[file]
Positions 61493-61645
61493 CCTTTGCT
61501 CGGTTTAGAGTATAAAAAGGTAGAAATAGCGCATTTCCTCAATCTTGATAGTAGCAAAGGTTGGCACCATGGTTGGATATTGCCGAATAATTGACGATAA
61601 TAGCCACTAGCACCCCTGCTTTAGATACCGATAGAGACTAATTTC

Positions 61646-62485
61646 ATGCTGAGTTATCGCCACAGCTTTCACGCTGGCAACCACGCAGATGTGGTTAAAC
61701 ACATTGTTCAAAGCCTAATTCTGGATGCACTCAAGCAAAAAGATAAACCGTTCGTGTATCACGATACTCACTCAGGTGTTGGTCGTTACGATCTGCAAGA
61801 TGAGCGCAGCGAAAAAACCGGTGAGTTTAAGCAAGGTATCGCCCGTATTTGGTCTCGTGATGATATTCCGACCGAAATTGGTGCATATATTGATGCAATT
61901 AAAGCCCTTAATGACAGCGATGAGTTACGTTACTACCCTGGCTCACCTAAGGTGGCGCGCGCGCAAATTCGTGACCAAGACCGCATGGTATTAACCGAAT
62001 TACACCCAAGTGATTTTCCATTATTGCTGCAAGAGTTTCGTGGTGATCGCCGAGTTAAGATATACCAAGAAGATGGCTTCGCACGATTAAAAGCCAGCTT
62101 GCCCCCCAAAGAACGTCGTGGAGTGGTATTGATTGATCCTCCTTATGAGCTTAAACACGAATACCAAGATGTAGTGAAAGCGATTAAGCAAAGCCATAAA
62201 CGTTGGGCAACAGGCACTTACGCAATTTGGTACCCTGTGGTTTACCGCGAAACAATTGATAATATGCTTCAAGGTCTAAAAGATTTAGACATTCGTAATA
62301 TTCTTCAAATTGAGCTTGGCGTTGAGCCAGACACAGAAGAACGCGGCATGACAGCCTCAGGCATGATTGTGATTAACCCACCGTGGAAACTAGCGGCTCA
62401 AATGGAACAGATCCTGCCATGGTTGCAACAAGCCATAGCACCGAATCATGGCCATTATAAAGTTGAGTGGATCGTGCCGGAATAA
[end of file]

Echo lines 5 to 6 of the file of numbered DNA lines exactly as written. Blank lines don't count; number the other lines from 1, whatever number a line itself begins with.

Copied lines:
Positions 61646-62485
61646 ATGCTGAGTTATCGCCACAGCTTTCACGCTGGCAACCACGCAGATGTGGTTAAAC